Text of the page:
12 Things You Should Always Do On A Trip, No Matter What City You're Visiting

by Crystal Duan

Not all cities were created the same, obviously. But whether big or small, they all have similarities that you can use to your advantage when exploring a new one. As someone who's visited over 50 cities in the last two years, I can tell you that there's a certain charm you can find easily if you're willing to do some devoted exploring. There are many things you should do no matter what city you visit, and each activity can give you a different facet to the culture that you wouldn't notice otherwise.

Whether you're talking to strangers, perusing a selection of local merchandise or letting yourself wander down different alleys, each new location can be an enchanting adventure. Don't spend too much time only thinking about the touristy things (or lack thereof) you have to do. Think more about getting to know the "vibe" of a place, and what it tells about human culture today. Each vacation or trip can be a learning opportunity to contemplate your own existence, and everyone else's, too. This can be done whether you're in a completely different country or just in the state over.

With the right amount of curiosity, you can make any experience an unforgettable one.

Visit a museum.

Museums are always a source of fascination, and can help ground you in a city's history. Depending on the size of the city, you may have a whole array to choose from (Los Angeles has over 15!). Each one can give you a different look at the world — some museums are more focused on modern international art you can't find anywhere else, while others in a different region of the country could have more relics from specific to their history. Take advantage of the museum and do some browsing — they're usually pretty affordable, too.

Check out the local farmer's market.

Farmer's markets sell all sorts of produce depending on where you're traveling — and it can give you an awesome sense of unique foods and craftsmanship in the city. On the coasts, fresh fish and seafood is easy to find. There are fresher vegetables in regions with more farms per capita. And locally crafted jewelry is always a possibility no matter where you go.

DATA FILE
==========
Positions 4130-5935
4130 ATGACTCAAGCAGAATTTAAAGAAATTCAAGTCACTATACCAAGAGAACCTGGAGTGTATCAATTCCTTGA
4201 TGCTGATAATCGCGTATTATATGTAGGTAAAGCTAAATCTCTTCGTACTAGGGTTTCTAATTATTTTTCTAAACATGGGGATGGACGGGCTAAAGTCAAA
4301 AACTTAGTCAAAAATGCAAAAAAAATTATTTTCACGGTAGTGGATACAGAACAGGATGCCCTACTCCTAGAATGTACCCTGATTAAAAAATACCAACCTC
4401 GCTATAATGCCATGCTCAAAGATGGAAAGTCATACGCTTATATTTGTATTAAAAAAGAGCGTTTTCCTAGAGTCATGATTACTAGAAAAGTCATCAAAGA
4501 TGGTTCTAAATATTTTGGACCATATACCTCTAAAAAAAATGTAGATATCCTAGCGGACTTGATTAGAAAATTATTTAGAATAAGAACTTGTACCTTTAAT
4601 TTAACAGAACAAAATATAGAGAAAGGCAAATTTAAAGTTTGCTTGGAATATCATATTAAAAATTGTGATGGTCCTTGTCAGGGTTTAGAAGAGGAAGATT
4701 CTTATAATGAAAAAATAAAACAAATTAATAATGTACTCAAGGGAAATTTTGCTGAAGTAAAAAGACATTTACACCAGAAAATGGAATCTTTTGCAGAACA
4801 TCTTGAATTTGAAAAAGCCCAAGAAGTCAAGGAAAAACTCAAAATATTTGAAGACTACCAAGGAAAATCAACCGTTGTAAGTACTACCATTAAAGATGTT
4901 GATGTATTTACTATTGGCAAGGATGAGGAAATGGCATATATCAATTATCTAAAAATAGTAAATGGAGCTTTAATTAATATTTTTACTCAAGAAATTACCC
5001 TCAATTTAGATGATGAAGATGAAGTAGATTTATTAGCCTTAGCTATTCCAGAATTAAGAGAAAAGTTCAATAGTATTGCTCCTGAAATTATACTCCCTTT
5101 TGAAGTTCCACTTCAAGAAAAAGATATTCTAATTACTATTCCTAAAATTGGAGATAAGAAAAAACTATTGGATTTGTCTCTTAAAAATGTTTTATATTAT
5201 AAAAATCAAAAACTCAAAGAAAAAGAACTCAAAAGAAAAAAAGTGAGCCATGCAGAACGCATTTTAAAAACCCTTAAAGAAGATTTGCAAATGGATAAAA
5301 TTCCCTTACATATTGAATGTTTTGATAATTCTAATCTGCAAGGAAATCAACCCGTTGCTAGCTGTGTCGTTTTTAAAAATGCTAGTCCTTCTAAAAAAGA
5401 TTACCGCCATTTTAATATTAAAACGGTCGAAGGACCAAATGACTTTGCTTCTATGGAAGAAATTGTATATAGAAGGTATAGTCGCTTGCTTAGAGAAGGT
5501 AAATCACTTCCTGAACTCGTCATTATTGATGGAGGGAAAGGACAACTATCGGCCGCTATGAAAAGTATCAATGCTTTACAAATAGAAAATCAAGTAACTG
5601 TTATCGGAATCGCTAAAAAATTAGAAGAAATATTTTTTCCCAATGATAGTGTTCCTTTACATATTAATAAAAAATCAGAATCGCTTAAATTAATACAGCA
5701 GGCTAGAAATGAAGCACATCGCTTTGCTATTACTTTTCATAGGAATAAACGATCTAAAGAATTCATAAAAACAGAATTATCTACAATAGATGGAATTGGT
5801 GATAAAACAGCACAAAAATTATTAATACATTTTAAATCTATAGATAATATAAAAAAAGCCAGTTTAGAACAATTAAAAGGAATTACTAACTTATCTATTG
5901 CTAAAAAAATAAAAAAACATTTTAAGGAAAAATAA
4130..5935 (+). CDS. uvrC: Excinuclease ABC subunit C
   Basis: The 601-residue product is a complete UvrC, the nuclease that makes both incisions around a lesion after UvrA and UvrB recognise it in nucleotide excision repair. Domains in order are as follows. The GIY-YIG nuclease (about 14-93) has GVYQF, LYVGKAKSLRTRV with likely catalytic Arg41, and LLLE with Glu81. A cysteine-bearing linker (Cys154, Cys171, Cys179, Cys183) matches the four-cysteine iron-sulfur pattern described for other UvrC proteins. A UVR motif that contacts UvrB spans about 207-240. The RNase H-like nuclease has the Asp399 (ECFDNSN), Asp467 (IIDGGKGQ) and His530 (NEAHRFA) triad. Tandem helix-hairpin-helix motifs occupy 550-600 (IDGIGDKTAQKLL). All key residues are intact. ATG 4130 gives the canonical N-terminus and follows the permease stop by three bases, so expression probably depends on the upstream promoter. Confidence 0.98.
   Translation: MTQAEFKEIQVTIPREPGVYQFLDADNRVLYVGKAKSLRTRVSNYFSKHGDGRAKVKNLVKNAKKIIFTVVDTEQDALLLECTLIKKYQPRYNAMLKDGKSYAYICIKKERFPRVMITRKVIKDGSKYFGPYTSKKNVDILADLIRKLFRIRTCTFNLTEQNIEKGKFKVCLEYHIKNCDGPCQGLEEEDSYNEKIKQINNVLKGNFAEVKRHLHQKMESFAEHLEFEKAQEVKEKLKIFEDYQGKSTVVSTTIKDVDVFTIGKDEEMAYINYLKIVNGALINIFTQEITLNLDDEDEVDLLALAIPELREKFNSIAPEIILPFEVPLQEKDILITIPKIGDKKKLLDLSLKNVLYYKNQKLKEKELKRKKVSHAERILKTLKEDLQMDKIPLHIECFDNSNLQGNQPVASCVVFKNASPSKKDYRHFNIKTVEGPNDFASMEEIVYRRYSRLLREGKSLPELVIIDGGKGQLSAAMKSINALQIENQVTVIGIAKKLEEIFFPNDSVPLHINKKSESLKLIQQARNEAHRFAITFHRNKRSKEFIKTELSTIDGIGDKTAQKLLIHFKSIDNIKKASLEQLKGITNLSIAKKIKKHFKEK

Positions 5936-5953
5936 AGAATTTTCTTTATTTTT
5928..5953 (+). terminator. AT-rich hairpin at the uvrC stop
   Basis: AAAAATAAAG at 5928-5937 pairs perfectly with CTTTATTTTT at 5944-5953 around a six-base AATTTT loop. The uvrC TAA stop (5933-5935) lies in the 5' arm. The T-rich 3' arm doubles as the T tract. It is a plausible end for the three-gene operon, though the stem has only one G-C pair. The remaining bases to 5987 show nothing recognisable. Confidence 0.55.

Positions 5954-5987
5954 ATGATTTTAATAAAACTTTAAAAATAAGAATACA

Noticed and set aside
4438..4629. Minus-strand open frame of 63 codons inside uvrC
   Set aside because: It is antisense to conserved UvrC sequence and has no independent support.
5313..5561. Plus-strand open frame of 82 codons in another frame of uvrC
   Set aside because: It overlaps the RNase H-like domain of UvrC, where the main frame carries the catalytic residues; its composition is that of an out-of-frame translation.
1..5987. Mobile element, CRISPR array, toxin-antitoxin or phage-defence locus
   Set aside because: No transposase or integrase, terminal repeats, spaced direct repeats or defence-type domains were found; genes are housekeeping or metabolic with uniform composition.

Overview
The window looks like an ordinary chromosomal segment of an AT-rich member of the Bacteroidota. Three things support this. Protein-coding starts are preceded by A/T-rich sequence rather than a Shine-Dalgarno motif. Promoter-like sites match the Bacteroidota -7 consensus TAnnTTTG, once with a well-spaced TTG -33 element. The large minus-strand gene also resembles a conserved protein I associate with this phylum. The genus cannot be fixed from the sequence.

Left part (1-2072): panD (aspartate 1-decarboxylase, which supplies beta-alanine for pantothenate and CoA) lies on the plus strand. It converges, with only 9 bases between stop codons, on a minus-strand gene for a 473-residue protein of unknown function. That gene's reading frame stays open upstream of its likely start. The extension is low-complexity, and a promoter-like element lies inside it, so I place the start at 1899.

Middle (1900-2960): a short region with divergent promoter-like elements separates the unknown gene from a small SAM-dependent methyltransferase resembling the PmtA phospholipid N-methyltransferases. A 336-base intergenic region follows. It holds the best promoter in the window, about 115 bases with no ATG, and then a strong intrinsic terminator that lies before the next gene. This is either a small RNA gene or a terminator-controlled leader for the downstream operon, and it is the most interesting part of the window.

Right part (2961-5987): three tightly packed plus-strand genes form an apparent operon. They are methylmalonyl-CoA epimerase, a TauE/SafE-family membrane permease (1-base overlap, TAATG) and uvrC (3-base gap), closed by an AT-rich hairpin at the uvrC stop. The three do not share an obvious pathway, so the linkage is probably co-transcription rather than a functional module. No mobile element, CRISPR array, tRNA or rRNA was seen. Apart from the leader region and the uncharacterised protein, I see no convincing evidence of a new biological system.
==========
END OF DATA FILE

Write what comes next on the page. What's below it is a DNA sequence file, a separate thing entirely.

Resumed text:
Visit an antique store.

A city's oldie pieces are going to be different based on its history — and odds are whoever is running the shop will have a lot of stories to tell.

Spend some time in a park.

The foliage in other cities can look completely different from what you're used to — some have evergreens, some have tropical palm trees, and some even just have different sized and colored bushes. In any case, taking a breather in a local park is a must. You can document the wild flora you see, or just enjoy the peaceful atmosphere of nature in action in the middle of a town.

Check out the local music scene.

Local musicians are going to have their own sounds, and even if everyone thinks they're the next Black Keys or Killers, who's to know if they're wrong? Taking a minute to appreciate their talents is common courtesy for tourists anyway, right? Go check out some homemade jams and see for yourself.

Eat at a locally recommended restaurant.

Every town has a specialty food — whether it's the barbecue of the Midwest, the sandwiches of the East Coast, or the seafood of the West. You need to expand your palette, and regions of the country/world are the best way to indulge. A simple Yelp review or Facebook recommendations call is the best way to find the good grub.

Take your own walking tour.

The best sights can be seen on foot, and maybe you'll meet a few friendly locals who can tell you which way to go. Feeling the experience of being part of the hustle and bustle while marveling at the sights above your head or below your feet is a great way to get acquainted with a new place.

Find the city's best view.

Take it allll in, on the highest rooftop bar or work building or observatory. Every skyline is a little different, so try and see what makes this one so special.

Reflect at a national historical site.

There is history in every city, whether it's a war monument or a marker of a famous event or a memorial to some phenomenon. This, too, can give you a sense for the foundation that defines a city, and give you some context for its present day.

Take a drive around the suburban neighborhoods.

This way you can get a sense for what life is actually like, and appreciate the differences in architecture and day-to-day living.

Take public transportation and people-watch.

If the town has a subway, light rail or intricate bus system, take it and observe what goes on. You'll never know what strange sights you could see or what curious souls you'll befriend (as someone who lives in Los Angeles where the only thing you can do is drive, I do miss people-watching between stops).

Take a book to a local coffee shop and eavesdrop.

You can find the best conversations that will give you a pulse for what the people of this city value. And we all know that cities are really at their core made up of extraordinary people. That's what really makes them unique.